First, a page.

Ethiopia is the land of natural contrasts from the top of the rugged Semien Mountain to the depth of the Denakil Depression which, at 20m below sea level, is one of the lowest dry land points on earth. The Great Rift Valley is a remarkable region of volcanic lakes, with their famous collection of bird-life, great escarpments and stunning views for visitors.
On top of diverse and abundant vegetation, many of Ethiopia's natural parks are mentioned as some of the last remaining untouched wilderness of Africa. With 13 major reserves, Ethiopia provides a microcosm of the entire Sub-Saharan ecosystem. Bird life and indigenous animals from the rare Walia Ibex to the shy Wild Ass roam freely just as nature intended. Ethiopia, after the rains, is a land decorated with flowers and with many more natural plants than most countries in Africa.
The Bale Mountain National Park
Covers an area of 2,470 square kilometer, contains Ethiopia's second highest peak, Mount Batu (4,304m). It is an area where one can either walk or drive, and is one of the best places to see the endemic Semien Red Fox, the Mountain Niyala and Menilik's Bushbuck. The park, with its branching mountain air, is ideal for hiking or climbing and horses are available for long or short rides in the mountains. The one and only road through the park gives motorists some breathtaking views.
Not far from the Bale Mountains is one of the world's most spectacular and extensive underground caves: the Sof Omer cave system. Formed by the web river as it changed its course in the distant past and carved a new channel through limestone foothills, Sof Omar is an extraordinary natural phenomenon of breathtaking beauty.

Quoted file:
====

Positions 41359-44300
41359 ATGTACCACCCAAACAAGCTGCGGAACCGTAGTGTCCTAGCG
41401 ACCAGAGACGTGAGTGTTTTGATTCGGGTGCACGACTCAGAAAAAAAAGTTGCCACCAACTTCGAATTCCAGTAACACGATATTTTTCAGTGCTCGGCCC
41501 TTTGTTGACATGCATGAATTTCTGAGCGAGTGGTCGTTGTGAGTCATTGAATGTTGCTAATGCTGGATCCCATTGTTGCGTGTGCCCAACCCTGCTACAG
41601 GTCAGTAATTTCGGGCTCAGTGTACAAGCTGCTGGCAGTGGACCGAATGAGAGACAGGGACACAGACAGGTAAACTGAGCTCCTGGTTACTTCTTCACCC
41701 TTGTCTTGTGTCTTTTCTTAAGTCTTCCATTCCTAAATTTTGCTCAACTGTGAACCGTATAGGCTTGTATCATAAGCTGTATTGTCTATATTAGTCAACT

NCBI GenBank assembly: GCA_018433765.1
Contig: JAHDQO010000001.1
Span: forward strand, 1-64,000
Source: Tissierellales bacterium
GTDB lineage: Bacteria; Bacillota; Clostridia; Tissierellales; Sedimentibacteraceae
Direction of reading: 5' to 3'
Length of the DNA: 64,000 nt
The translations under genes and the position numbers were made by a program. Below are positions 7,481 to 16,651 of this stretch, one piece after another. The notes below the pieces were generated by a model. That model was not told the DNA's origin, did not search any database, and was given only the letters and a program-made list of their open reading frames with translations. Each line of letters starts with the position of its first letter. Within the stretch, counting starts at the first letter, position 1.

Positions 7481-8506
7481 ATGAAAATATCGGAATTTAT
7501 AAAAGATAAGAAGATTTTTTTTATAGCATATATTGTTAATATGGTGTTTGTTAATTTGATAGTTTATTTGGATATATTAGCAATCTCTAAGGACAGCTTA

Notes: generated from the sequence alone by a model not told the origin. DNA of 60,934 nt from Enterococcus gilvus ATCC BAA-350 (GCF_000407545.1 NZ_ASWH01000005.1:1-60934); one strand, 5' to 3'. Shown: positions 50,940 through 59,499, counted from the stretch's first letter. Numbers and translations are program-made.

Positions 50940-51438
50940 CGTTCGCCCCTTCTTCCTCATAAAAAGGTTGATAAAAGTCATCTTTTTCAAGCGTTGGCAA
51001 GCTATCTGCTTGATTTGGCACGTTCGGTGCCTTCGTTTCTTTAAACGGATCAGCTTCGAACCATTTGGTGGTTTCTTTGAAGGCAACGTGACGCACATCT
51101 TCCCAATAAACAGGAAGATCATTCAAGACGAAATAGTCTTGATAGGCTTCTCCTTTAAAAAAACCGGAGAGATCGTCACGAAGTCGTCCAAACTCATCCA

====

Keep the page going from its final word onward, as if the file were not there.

The Semien Mountain massif is one of the major highlands of Africa rising to the highest point in Ethiopia, Ras Dejen(4620m). This is the fourth highest points where night temperatures often fall below zero.
The parks shelter the afro-alpine high mountains. Wildlife includes the Walia Ibex, Ethiopia wolf, Gelada baboon as well as klipspringer, augur buzzard; verreaux's eagle and falcon also soar above this mountain. The Semien escarpments are recorded by UNESCO (the world heritage site), and are often compared with the Grand Canyon in the USA.
Two different lakes in one park, the two lakes are both terminal lakes and their beaches are unstable, saline, and both different in character. Abiyata is shallow at about 14m with a fluctuation of water level. The steam mouth is the source of relatively fresh water, much frequented by water bird for drinking and bathing. The Lake is surrounded by gentle, grass covered slopes and acacia woodland.
By contrast, surrounded as it is by steep black cliffs and peaks that reflect in its water, is the deepest lake of the Rift Valley (260m). It is exceptionally beautiful, with shores that gives a scent of mystery with their hot sulfurous springs that bubble up and flow in to the lake.
There are over 400 bird species recorded here, almost half the number recorded for the whole country. Although the islands in Lake Shala are a real bird's paradise, the birds fly to Lake Abiyata to feed. Large numbers of flamingos gather here together with great white pelicans and a wide variety of other water birds.